-markets clear and there is nothing systematic that monetary policy can do to affect output or unemployment.
Two key features:
1. It places the weight on rational expectations. Expectations are based on all available information.
2. It insists on equilibrium; there is market clearing.
Full neoclassical theory – unemployment is always at the natural rate, output is always at the full-employment level, and any unemployment is purely frictional. Changes in the price level leave output and unemployment unchanged. Money wages will rise (wages are flexible to changes in price level), but since real wage is unchanged, neither the quantity of labor supplied nor demanded will change.
LUCAS MODEL – some people do not know the aggregate price level but do know the nominal wage or price at which they can buy and sell.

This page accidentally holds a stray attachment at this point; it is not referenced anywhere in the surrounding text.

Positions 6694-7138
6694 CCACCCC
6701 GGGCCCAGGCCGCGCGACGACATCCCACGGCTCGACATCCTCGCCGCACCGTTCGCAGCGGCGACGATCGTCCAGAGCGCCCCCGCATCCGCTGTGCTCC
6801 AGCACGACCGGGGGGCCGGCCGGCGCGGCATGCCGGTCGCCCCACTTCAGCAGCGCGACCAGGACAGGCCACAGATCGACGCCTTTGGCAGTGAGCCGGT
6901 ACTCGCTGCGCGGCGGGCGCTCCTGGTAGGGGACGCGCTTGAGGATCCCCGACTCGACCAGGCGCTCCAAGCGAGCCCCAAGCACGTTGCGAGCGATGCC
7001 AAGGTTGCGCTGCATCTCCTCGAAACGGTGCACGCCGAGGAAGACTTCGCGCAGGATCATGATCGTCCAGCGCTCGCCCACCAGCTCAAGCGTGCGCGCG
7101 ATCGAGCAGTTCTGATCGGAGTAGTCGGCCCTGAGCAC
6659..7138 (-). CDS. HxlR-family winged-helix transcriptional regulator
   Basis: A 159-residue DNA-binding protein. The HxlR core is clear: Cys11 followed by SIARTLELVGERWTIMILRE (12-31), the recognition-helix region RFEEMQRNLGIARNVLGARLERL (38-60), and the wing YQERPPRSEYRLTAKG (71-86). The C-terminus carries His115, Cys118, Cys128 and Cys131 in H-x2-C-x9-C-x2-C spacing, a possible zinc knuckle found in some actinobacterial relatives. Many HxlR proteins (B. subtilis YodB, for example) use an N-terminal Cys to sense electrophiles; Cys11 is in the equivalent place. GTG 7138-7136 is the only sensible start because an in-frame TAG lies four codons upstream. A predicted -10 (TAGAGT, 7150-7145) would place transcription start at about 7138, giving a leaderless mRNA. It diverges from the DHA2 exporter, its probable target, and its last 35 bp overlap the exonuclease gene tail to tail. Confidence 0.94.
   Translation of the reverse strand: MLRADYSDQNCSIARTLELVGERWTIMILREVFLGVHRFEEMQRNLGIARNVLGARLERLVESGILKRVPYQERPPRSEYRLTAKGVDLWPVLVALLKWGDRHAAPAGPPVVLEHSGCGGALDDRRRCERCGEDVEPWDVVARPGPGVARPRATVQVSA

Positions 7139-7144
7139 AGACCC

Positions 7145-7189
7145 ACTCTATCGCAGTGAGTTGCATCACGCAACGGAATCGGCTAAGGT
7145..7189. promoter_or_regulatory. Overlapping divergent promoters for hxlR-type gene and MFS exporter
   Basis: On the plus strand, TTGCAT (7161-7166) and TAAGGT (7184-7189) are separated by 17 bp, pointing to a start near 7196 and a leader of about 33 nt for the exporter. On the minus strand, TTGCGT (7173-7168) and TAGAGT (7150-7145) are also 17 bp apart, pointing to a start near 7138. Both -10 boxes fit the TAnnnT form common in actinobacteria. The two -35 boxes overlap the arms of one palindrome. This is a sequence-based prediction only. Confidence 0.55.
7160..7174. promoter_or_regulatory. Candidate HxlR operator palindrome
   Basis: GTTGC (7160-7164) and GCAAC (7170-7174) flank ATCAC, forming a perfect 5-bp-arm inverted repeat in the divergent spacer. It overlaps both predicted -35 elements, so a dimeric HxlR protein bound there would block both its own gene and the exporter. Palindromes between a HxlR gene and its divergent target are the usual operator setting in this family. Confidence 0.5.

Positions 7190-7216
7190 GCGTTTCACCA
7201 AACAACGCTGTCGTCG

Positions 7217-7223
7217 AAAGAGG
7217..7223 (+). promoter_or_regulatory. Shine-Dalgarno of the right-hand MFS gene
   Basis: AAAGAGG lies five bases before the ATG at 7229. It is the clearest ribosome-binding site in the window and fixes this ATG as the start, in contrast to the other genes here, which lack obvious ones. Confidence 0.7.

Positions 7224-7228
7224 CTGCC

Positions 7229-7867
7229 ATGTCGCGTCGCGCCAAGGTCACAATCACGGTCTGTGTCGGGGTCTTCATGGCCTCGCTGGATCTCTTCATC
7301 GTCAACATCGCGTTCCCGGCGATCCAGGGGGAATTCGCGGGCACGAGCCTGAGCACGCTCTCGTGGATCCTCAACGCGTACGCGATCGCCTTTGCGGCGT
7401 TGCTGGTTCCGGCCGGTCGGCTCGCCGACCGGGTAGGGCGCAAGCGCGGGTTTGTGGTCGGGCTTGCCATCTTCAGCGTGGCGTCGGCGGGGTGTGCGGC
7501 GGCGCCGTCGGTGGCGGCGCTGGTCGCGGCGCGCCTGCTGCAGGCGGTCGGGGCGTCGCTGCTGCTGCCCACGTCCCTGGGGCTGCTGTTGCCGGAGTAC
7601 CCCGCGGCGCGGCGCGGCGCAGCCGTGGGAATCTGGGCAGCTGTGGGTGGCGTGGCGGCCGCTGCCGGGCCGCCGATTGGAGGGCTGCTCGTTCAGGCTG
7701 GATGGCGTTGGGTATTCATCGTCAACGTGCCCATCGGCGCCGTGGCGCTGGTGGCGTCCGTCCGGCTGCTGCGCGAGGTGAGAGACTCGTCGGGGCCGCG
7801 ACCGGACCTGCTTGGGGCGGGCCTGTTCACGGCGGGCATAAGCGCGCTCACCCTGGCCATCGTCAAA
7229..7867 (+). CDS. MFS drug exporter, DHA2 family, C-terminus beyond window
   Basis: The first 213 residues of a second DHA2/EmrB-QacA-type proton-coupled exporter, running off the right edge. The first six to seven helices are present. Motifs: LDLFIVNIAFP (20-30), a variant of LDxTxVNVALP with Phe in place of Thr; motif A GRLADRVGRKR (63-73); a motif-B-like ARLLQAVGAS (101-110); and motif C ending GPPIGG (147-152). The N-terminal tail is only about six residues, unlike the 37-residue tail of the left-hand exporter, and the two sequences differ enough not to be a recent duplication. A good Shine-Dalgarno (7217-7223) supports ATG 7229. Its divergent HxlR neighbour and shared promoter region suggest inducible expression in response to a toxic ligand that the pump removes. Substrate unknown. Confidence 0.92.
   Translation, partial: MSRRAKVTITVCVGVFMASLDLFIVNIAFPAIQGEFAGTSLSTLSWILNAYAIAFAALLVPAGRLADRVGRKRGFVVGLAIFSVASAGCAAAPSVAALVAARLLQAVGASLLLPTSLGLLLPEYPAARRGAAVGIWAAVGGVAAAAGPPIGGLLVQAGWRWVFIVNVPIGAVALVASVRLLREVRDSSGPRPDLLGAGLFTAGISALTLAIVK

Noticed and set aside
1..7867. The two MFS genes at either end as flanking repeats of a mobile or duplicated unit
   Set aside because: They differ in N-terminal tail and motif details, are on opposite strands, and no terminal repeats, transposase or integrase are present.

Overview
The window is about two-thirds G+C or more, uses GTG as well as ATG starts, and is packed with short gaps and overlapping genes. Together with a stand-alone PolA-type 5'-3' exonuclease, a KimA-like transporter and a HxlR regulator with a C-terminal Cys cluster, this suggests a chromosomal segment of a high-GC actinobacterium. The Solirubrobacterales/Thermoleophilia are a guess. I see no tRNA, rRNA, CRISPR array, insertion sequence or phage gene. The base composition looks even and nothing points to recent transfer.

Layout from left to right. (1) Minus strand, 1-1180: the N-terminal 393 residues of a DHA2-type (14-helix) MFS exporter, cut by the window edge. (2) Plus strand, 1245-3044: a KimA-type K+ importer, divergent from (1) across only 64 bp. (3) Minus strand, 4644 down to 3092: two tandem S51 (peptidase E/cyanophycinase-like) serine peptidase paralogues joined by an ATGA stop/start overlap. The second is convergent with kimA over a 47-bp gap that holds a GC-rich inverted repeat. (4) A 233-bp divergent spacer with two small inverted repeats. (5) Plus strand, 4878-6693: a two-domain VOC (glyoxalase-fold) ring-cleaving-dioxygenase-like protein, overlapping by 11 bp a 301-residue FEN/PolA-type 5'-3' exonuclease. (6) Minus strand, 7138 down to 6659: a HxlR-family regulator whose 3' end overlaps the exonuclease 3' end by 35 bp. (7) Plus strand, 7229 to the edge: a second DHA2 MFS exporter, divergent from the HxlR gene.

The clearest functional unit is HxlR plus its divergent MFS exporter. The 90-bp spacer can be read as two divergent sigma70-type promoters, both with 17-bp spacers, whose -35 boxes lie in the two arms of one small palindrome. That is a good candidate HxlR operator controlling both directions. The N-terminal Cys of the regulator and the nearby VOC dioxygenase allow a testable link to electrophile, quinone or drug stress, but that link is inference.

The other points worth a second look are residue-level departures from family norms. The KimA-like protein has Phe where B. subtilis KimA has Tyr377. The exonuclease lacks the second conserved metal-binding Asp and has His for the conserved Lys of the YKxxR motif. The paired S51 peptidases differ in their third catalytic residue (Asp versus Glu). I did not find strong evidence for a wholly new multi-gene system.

* Anticipated changes – Firms and workers expect the change in price. If both actual and expected prices will change in proportion to the change in money supply, the real money supply will remain unchanged, and the economy will remain at full employment.
* Unanticipated changes – Expected price will not change. For example, if workers do not expect the increase in price, there will be an increase in output.
Lucas model predicts that neither monetary nor fiscal policy can affect the equilibrium level of income in the long run. There might be transitory deviations but they are the result of expectations errors and they last only as long as the errors last which is not very long since households and firms will revise their forecasts.
RANDOM WALK OF GDP
Transitory fluctuations are caused by shocks to aggregate demand while permanent fluctuations are caused by aggregate supply. That is because the supply determines the output.
There is significant empirical evidence that macroeconomic fluctuations are dominated by shocks with permanent effects. Since aggregate demand shocks do not have permanent effects, this evidence...